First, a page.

FWP is working with Walleyes Unlimited and other civic and sportsmen’s groups to enhance perch habitat by sinking thousands of used Christmas trees into the reservoir to provide perch spawning sites. Roberts says the effort helps perch, but as is the case with the stocking proposal, not nearly enough trees can be collected and placed in the reservoir to boost perch numbers enough to adequately feed the existing walleye population.

Campbell considers the tree project a good start, but he’d also like to see FWP introduce other forage species such as ciscoes and shiners. So would Harley Hankins of Townsend, a longtime Canyon Ferry angler. “We have suggested they consider stocking another food fish for walleye, but they just absolutely will not consider adding another fish to that lake,” Hankins says, adding that ciscoes helped revive the Fort Peck fishery.

Liknes points out that anything FWP stocks into Canyon Ferry eventually will find its way downstream. He and his staff—along with downstream trout anglers—are concerned the additions could endanger not only Canyon Ferry and downstream reservoirs, but also the world-class trout fishing on the 35-mile blue-ribbon stretch of the Missouri River below Holter Dam. One cautionary tale is Tiber Reservoir, where FWP stocked ciscoes, a salmonid from the walleye’s native range in Canada, to help walleyes fatten up. The ciscoes ended up eating zooplankton needed by newly hatched walleyes and perch, causing a decline in walleye numbers. A similar ecological disruption from a well-intentioned introduction happened after FWP stocked mysis in Swan and Whitefish lakes as food for kokanee salmon in 1968. The freshwater shrimp ended up downstream in Flathead Lake, where they directly competed with young kokanee and cutthroat trout for zooplankton, taking food from the very species they were intended to help. Kokanee and cutthroat populations crashed. “I can understand why some anglers want us to stock new forage species,” says Liknes. “But the potential ecological train wreck those fish could create for the entire food web in the reservoirs and the Missouri River downstream just doesn’t jus­tify the possible benefits.”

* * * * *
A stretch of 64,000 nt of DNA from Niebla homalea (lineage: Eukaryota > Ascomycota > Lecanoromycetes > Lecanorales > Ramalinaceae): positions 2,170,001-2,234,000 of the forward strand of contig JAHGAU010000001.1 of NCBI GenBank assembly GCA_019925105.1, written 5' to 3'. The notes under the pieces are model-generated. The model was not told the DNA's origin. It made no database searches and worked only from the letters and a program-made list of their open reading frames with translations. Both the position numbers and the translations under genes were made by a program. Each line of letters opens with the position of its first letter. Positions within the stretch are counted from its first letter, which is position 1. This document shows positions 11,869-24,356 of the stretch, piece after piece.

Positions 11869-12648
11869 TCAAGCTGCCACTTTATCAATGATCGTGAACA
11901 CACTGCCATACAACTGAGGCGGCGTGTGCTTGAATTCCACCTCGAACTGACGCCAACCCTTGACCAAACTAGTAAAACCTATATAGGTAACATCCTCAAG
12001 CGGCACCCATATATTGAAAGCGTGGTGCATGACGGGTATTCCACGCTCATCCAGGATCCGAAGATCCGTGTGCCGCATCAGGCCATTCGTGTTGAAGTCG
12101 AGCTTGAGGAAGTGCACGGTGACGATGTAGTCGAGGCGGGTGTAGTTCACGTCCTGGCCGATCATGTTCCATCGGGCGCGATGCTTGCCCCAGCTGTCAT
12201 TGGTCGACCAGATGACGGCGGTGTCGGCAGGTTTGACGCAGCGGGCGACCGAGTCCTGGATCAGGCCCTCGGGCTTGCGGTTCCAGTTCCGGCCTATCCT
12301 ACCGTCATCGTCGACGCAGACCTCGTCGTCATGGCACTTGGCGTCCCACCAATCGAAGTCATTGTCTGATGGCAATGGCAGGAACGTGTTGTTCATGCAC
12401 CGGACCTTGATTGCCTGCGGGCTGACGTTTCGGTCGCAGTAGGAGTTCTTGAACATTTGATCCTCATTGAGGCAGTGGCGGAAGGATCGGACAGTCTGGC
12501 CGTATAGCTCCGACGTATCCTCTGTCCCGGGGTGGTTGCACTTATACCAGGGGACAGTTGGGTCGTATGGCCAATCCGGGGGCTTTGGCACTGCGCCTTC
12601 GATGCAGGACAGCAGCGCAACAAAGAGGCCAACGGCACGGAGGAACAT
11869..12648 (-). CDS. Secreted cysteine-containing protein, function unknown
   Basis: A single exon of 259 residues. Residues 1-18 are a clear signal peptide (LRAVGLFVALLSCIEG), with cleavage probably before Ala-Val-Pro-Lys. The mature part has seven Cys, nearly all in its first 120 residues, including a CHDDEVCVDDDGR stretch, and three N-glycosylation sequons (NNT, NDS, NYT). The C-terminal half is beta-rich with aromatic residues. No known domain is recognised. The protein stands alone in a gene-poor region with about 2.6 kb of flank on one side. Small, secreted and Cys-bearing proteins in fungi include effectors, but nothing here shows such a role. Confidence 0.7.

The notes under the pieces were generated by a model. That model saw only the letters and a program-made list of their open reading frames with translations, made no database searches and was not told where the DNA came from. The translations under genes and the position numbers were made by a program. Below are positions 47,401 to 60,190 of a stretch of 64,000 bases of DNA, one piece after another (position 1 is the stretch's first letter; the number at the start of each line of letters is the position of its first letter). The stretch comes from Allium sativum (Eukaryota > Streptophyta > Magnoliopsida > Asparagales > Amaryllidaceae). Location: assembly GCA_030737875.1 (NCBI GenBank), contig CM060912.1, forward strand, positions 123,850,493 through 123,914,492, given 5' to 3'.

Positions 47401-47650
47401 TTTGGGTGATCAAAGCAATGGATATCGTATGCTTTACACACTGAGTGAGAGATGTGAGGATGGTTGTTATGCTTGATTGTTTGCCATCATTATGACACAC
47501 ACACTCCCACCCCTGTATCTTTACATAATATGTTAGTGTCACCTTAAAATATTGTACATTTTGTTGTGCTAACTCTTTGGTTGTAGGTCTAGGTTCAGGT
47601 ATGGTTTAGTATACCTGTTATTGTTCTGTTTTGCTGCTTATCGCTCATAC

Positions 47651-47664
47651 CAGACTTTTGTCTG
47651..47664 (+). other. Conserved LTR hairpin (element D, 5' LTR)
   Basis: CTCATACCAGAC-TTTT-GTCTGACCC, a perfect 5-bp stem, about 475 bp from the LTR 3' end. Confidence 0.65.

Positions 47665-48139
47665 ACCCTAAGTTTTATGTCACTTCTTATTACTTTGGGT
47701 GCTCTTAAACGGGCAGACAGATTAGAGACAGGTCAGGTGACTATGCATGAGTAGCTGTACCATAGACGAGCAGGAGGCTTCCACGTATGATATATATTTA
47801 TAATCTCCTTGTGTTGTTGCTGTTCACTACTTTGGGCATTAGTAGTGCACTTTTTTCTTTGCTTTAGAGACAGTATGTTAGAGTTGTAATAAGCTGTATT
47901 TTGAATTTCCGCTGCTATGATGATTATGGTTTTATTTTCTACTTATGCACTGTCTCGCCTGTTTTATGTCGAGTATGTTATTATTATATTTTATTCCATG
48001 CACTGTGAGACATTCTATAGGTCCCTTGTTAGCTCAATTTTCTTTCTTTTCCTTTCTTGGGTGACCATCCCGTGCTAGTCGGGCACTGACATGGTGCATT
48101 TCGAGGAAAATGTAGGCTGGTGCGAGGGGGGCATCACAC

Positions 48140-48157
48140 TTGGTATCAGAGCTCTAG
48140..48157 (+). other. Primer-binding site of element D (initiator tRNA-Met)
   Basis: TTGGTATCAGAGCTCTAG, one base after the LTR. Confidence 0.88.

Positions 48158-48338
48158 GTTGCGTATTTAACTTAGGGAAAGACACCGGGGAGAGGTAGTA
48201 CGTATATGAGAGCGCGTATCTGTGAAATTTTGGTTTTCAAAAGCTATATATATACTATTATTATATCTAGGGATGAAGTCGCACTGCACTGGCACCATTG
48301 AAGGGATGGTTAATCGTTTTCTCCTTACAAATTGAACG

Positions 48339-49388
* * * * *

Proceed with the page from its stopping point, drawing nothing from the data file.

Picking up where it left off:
Still a fish factory
What often gets lost in discussions about how the Canyon Ferry fishery should be managed is that the sprawling reservoir continues to produce vast numbers of game fish. Trout aren’t as abundant as they were 15 years ago, but numbers are higher than in the grim years of the early 2000s, says Roberts. “And because of the larger stocking size, trout anglers catch lots of nice rainbows in the 18- to 20-inch range, with many getting up to 4 to 5 pounds. And angler catch rates for rainbows are good, averaging about .33 fish per hour.” FWP still finds between two to seven walleyes per net in its annual surveys, and walleye fans can find plenty of 13- to 15-inch “eaters” from the abundant 2007 year class. Anglers still catch trophy-sized walleyes, though less often than in the early 2000s.
Despite Canyon Ferry’s steady game fish production, there’s no getting around the fact that, like on many western walleye reservoirs, perch production and survival is not adequate to maintain both the walleye population and a good perch sport fishery. That keeps walleyes underfed, and it deprives ice anglers once accustomed to catching bucketsful of the tasty panfish. “We’ve basically traded perch for walleyes, but the problem for Canyon Ferry ice anglers is that they don’t catch a lot of walleyes in winter,” Roberts says. “If they did, that would solve a lot of my headaches.”Bear bullet

Eve Byron is a writer in Helena and a reporter for the Independent Record.